Applicants for permanent resident status (green cards) must show proof of being vaccinated against COVID-19 beginning October 1. The Centers for Disease Control and Prevention announced that it classifies COVID-19 as a communicable disease of public health significance. Pursuant to the Immigration and Nationality Act, a person’s failure to be vaccinated against certain diseases that are preventable will make them ineligible for a green card. The goal of this law is to prevent the unnecessary spread of communicable diseases.
The CDC further said that proof of vaccination must be provided as a part of the medical exam that all applicants must undergo before they will be issued their green card. There has been discussion about whether a negative COVID test was sufficient, but the CDC has now clearly said that it is not.
This guidance will only apply to immigrants who are inside the U.S. and will be applying for adjustment of status. It does not currently apply to foreign nationals living abroad who will be applying for their Immigrant Visas at a U.S. Embassy.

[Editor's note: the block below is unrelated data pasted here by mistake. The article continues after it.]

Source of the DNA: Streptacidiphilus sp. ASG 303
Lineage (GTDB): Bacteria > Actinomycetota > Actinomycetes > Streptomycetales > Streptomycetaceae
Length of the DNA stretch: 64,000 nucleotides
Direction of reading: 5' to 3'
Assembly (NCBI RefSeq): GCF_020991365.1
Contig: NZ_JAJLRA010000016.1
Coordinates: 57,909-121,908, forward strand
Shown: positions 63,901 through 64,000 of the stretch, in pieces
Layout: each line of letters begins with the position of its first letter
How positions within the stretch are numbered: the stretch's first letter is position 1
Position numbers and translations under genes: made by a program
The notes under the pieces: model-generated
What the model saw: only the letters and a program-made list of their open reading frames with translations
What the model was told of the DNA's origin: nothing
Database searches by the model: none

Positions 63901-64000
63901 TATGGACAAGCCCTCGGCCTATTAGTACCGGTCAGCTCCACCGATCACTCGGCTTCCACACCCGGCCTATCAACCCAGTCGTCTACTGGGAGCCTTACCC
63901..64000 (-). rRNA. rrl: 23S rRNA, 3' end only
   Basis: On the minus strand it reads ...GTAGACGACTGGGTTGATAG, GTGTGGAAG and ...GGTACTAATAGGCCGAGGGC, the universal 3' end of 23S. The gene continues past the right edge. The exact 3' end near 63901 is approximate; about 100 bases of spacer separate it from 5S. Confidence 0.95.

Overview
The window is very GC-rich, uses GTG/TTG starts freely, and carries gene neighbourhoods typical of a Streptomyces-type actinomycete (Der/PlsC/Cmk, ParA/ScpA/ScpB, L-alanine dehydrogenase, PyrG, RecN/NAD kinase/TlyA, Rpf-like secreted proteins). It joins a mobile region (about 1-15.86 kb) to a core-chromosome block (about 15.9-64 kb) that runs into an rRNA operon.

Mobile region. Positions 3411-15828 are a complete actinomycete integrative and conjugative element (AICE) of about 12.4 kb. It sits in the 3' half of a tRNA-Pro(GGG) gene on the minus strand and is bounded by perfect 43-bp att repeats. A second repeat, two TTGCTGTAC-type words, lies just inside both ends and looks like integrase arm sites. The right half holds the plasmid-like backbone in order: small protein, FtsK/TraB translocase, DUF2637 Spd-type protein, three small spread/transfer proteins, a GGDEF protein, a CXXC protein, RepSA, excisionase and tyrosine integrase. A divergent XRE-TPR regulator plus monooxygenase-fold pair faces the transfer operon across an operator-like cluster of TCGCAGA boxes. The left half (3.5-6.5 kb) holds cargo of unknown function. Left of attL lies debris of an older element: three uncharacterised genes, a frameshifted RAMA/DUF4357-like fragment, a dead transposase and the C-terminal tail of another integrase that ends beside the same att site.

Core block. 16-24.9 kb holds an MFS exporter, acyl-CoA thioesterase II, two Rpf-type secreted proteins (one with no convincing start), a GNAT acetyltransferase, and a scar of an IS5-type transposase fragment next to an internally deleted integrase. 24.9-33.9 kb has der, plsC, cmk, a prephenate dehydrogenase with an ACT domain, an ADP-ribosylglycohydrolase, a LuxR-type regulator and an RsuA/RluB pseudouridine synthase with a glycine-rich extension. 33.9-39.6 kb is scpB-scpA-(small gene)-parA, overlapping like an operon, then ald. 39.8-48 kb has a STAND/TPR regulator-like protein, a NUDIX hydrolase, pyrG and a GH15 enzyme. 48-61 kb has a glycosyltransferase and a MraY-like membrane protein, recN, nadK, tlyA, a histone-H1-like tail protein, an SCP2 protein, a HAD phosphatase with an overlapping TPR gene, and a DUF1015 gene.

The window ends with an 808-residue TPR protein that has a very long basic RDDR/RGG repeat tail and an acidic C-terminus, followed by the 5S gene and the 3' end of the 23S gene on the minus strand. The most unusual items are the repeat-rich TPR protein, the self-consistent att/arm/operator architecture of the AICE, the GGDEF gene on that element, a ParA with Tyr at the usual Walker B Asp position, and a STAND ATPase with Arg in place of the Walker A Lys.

There are potential waivers available so that a person can still receive their green card even if they have not been vaccinated against COVID-19. Potential waivers include the following:
- Not Age Appropriate: There is not currently a vaccine available for children younger than 12.
- Not Routinely Available: If the COVID-19 vaccine is not routinely available in the state where the civil surgeon practices, or if there would be a significant delay in administering the vaccine due to limited supply, then a waiver would be available.
- Medical, Religious or Moral Convictions. A waiver may also be available due to the applicant’s refusal to be vaccinated due to medical, religious, or moral convictions.
The civil surgeon administering the exam must document the applicant’s vaccination history on Form I-693 and it will become part of the immigrant’s file.